If you do use a natural stone or ceramic tile in your kitchen and/or dining room, then you would do well to "seal" the stone, tile or grout lines. There are two kinds of grout sealers; those that penetrate into the grout and those that form a film over the grout. In a shower, then the penetrating grout sealers are a better choice because the grout protects the sealer from getting worn off or eroded by the shower water spray. However, in a kitchen counter top, kitchen or dining room floor, it makes more sense to use a film forming sealer. That's because penetrating sealers won't plug the porosity of the grout, and so soft foods like peanut butter can get mooshed into the porous surface of floor tile grout, where they can provide a food source for bacteria and even bugs. On kitchen floor or counter top grout, I'd use a film forming sealer rather than a penetrating grout sealer.
Also, there are two kinds of film forming grout sealers; silicone based and acrylic. The problem with all silicone based grout sealers is that nothing sticks well to them, not even silicone based grout sealers. So, if after 20 years, you find that the silicone grout sealer on your floor or counter top grout is wearing off or wearing thin, then you can't really add another coat because that new coat won't stick well to the stuff that's already on the grout. Acrylic film forming grout sealers don't have that problem. They're exactly like latex paint in that each coat adheres to an underlying coat as well as the original coat adhered to the grout. There's a company in California called Glaze 'N Seal that makes a general purpose acrylic film forming grout sealer that I'm using in my bathrooms that seems to be very durable. It's just called "Grout Sealer".
Take a look at the product data sheet for this sealer. I imported 4 quarts of it from California to Canada, and so far I like it a lot.
Another option you probably haven't considered for the entrance areas would be synthetic rubber flooring. Synthetic rubber is one of the most durable flooring choices I know of. I have synthetic rubber stair treads in both the front and back stairwells of my apartment block, and the stuff is bullet proof. You cannot harm this flooring with anything duller than a razor or cooler than a torch. Synthetic rubber flooring is the only flooring I know of that's used in golf shops and skating rinks where people walk on the flooring with ice skates and spiked shoes. Also, nothing beats the coefficient of friction between a rubber soled sneaker and rubber flooring, and synthetic rubber flooring is available with a textured surface for use in wet areas. Johnsonite is the biggest name in synthetic rubber flooring by far, so why not spend an evening at www.johnsonite.com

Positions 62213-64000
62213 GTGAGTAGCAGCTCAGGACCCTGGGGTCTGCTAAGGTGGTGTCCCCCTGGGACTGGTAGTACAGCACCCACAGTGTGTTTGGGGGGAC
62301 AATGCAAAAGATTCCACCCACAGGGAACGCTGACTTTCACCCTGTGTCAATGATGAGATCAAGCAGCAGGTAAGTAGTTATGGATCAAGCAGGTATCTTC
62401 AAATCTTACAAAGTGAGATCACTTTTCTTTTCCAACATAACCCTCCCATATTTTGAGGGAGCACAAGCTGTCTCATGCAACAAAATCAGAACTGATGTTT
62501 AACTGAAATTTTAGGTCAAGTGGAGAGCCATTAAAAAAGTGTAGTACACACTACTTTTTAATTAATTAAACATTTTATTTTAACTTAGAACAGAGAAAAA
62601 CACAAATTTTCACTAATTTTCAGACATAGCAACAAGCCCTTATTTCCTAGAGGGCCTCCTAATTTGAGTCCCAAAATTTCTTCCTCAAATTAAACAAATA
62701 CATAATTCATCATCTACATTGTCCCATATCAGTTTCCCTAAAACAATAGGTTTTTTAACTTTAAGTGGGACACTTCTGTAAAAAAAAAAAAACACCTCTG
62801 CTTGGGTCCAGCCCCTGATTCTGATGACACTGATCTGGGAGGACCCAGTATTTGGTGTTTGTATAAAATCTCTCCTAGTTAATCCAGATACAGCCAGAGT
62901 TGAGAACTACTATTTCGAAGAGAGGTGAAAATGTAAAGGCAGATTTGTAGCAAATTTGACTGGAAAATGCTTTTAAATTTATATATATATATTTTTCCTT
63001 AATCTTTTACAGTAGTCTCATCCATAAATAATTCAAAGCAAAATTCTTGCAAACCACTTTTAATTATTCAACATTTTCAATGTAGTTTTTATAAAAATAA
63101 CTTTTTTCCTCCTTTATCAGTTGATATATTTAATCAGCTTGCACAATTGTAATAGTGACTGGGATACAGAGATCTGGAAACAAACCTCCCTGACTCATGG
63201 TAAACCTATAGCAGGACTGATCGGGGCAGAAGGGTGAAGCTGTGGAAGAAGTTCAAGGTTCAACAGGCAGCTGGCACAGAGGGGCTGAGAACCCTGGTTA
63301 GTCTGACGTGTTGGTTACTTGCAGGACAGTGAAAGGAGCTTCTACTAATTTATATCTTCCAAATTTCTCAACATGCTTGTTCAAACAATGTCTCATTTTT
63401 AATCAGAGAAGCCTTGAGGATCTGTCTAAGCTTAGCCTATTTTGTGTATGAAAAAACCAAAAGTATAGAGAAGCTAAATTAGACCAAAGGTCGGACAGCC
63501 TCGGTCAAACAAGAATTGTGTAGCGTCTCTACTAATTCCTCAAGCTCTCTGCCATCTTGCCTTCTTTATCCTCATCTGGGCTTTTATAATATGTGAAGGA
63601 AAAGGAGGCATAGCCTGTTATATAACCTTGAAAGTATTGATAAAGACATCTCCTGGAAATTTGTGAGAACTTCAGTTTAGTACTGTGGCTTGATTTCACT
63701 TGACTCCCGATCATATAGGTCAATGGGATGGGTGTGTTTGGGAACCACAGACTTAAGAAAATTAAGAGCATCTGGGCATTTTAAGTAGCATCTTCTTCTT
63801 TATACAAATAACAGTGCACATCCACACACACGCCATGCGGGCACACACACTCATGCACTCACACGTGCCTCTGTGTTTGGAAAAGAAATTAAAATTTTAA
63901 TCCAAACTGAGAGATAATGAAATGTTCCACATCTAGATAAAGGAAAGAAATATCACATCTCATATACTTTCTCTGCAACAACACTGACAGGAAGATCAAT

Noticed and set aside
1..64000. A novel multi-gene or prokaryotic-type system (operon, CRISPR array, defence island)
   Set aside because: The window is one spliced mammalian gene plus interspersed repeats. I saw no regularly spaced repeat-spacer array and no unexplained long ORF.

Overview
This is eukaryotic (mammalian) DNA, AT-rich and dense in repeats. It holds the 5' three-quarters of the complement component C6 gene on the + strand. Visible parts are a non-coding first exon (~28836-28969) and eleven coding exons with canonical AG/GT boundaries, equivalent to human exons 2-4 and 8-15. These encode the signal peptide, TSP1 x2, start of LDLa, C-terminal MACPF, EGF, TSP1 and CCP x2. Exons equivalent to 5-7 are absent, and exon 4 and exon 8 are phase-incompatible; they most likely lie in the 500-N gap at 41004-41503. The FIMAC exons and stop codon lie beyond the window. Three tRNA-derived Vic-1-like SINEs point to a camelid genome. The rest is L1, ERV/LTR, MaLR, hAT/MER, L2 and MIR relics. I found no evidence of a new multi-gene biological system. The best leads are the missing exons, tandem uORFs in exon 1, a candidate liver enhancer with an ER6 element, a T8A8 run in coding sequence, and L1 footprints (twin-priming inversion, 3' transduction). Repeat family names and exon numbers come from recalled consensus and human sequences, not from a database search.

to see what's available in synthetic rubber. Be aware, however, that synthetic rubber flooring is not inexpensive.
A practical option for your kitchen would be a strong natural linoleum (like Marmoleum) that would be strong enough to allow you to move the fridge and stove out without tearing the flooring. Marmoleum would be a practical flooring for a dining room, too.
Maybe keep in mind that you're only going to LIKE the look of your floor when it's brand new. Before long, you're going to take the floor for granted, just like you take the styling and colour of your car for granted now. When's the last time you looked at your car for any reason other than to find out where it was. So, as you become used to the appearance of your floor just as you've become used to the appearance of your car, what's going to become progressively more important is how suitable the flooring is to the activity in the room it's being used in. A natural stone floor might look great in your dining room when it's new, but if you find you have to wedge something under one leg to stop the table from wobbling, that's going to get real old real fast. So, pick your flooring with practical considerations in mind. You're going to get used to the look of the flooring within a year or two, but you'll have to live with it for a lot longer than that.